Parashah 8: Vayishlach (He sent)

Genesis 32:4 to 36:43

Ya’akov Confronts Esau

So, now Ya’akov returned to Cana’an, the land of his birth, with all his wives, his children and the wealth he had amassed, through Adonai’s generosity.  On his way, at a place he called Machanayim, Ya’akov was met by angels from Adonai.  These were there, it seems, to protect him and all those with him.  In many translations of the Hebrew Scripture, we read of Ya’akov sending messengers to his brother Esau, however, in the Hebrew Scriptures, we read the word malachim, angels.  Thus, it seems Ya’akov retained the favour of Adonai Elohim, who sent angels to do his bidding.  However, as we read in verse 7 of Chapter 32, the angels returned, telling Ya’akov, “We went to your brother ‘Esav, and he is coming to meet you; with him are four hundred men.” When faced with the prospect of seeing his brother, Esau, again, Ya’akov became fearful and once more relied on his own strength, rather than on God’s, even though he knew the Almighty’s messengers were there with him.  As we read in Genesis 32, He divided the people, flocks, cattle and camels with him into two camps, saying, “If ‘Esav comes to the one camp and attacks it, at least the camp that is left will escape.“ (Genesis 32:8,9)  Then, as if an after-thought, he sought God’s protection, Please! Rescue me from my brother ‘Esav! I’m afraid of him, afraid he’ll come and attack me, without regard for mothers or children. (Genesis 32:12)  At this point, Ya’akov reminded Adonai Tzivaot of His promise to . . . certainly do you good and make your descendants as numerous as the grains of sand by the sea, which are so many they can’t be counted. (Genesis 32: 13)  That evening, after he sent the first camp of his servants and flocks, perhaps to take the brunt of Esau’s anger, before he arrived, Ya’akov wrestled with a man, whom some theologians perceive was Adonai Yeshua, the Lord Jesus; however, most translations, including the Hebrew Scriptures, use the word man.  Through his wrestling, Ya’akov was stamped as God’s possession.  Adonai put His mark on Ya’akov, by dislocating his hip, which was never repaired.  The man walked for the rest of his natural life with a limp. 

Ya’akov wrestled with a man, whom some theologians perceive was Adonai Yeshua, the Lord Jesus

Was this perhaps Ya’akov’s ‘thorn’ or reminder that he was totally dependent upon Adonai Elohim Tzivaot, Lord God of Hosts, for everything?  Before letting the ‘man’ go, Ya’akov demanded he be blessed.

In doing so, the man changed Ya’akov’s name to Yisra’el, meaning triumphant with God or ‘who prevails with God’.[i]  Yisra’el called this place P’nei El or the face of God, because, as he said, I have seen God face to face, yet my life is spared. (Genesis 32:31)

Well, as it turned out, Ya’akov/Yisra’el had nothing to fear from Esau; when the two brothers met, Esav ran to meet him, hugged him, threw his arms around his neck and kissed him; and they wept. (Genesis 33:4)  All was forgiven. 

Dinah’s Shame – Ya’akov’s Shame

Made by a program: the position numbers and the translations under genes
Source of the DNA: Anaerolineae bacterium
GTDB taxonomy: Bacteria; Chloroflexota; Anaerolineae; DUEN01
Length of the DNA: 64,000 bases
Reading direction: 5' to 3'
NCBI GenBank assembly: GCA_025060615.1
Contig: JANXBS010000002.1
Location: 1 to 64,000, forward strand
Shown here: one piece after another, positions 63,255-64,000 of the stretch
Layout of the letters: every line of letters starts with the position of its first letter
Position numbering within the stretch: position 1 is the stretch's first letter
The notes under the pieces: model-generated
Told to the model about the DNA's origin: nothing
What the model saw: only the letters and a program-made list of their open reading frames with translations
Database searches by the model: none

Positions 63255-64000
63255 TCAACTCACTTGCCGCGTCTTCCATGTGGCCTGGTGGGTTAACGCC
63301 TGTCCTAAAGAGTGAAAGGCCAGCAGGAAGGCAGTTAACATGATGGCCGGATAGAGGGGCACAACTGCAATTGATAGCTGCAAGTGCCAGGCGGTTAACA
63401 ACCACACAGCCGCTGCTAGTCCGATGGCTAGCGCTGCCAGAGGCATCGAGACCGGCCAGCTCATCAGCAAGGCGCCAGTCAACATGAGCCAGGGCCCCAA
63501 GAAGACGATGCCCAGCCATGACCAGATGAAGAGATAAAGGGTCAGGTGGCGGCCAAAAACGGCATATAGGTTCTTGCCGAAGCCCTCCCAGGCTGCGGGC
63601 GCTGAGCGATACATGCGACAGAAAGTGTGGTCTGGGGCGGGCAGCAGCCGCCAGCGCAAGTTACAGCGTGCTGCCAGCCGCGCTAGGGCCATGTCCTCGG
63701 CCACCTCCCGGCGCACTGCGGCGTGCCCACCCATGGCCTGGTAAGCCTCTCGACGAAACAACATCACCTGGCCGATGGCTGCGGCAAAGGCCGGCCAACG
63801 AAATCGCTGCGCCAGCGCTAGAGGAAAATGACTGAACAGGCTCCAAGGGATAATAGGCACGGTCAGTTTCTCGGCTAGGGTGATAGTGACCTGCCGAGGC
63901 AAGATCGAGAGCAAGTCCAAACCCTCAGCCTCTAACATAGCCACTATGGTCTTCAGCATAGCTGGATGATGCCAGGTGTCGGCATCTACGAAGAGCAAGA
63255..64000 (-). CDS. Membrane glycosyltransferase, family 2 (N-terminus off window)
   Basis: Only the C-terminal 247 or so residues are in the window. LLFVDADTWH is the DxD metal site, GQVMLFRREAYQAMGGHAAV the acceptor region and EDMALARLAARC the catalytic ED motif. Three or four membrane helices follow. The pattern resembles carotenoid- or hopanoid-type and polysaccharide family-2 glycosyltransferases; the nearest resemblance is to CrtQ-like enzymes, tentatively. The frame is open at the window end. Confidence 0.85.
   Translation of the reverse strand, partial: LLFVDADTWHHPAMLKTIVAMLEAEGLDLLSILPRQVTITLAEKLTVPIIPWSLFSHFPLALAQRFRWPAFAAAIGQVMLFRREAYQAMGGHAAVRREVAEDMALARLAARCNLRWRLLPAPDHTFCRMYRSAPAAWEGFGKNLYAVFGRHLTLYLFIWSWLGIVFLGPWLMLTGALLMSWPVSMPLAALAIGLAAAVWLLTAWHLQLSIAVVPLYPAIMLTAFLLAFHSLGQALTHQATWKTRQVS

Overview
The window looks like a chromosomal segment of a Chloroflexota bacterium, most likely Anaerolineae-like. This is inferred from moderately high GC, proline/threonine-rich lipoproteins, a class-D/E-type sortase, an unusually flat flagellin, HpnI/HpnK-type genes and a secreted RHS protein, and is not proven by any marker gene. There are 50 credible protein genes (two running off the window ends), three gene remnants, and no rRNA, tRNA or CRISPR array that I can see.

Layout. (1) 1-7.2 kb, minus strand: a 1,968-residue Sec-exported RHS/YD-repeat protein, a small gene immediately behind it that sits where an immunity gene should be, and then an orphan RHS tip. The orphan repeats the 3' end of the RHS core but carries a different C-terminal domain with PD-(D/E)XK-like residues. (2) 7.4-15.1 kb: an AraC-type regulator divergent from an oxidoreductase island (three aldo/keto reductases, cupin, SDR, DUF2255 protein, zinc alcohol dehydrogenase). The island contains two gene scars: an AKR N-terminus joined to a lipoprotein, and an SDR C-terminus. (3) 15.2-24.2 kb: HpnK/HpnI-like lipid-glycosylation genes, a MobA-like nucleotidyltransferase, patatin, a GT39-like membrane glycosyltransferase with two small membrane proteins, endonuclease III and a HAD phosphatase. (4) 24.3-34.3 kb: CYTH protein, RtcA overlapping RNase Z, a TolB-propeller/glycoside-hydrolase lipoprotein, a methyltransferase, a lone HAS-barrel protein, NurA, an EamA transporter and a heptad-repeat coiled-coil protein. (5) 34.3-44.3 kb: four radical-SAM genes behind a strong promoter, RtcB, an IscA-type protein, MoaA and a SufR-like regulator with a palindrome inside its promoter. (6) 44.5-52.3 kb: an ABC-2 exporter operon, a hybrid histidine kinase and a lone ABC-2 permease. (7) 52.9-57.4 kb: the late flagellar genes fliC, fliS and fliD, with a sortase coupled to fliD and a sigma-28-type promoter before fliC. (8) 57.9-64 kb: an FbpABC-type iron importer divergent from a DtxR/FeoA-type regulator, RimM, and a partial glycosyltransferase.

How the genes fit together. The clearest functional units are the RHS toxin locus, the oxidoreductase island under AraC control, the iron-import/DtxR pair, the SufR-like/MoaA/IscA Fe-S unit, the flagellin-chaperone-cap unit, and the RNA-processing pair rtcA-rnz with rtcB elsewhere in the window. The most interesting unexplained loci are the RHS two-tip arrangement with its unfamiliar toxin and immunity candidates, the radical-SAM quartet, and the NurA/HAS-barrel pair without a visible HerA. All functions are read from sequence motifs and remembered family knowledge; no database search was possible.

However, that was not the end of Ya’akov’s troubles.  After he settled near the city of Shekhem, his daughter, Dinah, ran into trouble with the men of the city.  She was taken and raped by Shekhem, the son of Hamor, the Hivi, who ruled this part of Cana’an.  Such an action brought shame upon the house of Ya’akov; Hamor attempted to negotiate a truce between them, offering his son as husband for Dinah and extending a business opportunity for Ya’akov and his sons, as we read in Genesis 34, My son Sh’khem’s heart is set on your daughter. Please give her to him as his wife; and intermarry with us: give your daughters to us, and take our daughters for yourselves. You will live with us, and the land will be available to you — you’ll live, do business and acquire possessions here. (Genesis 34:8-10)  This was a problem for Ya’akov, however, because to enter into this relationship with Hamor would have invited idolatry into Ya’akov’s house.  He retired to think about the offer but some of his sons had other plans.

They appeared to agree to Hamor’s offer and required he and all the males in his family become circumcised, in order for the two families to mingle.  At this time, it was unseemly that the circumcised and the uncircumcised should form alliances of this kind.  However, on the third day following the sons of Hamor’s circumcision, when their pain was the greatest, Shimon and Levi, two of Ya’akov’s sons with their male servants, stole into the city and murdered every son and male servant they found, took their flocks, their women and their children as slaves and looted their homes.  And, yes, they also rescued Dinah from the house of Shekhem.


 

Shimon and Levi murdered all the males of Shekhem, following the rape of their sister, Dinah.

When Ya’akov discovered what they had done, he was livid.  He confronted Shimon and Levi with, “You have caused me trouble by making me stink in the opinion of the local inhabitants, the Kena‘ani and the P’rizi.”

Since I don’t have many people, they’ll align themselves together against me and attack me; and I will be destroyed, I and my household. (Genesis 34:30)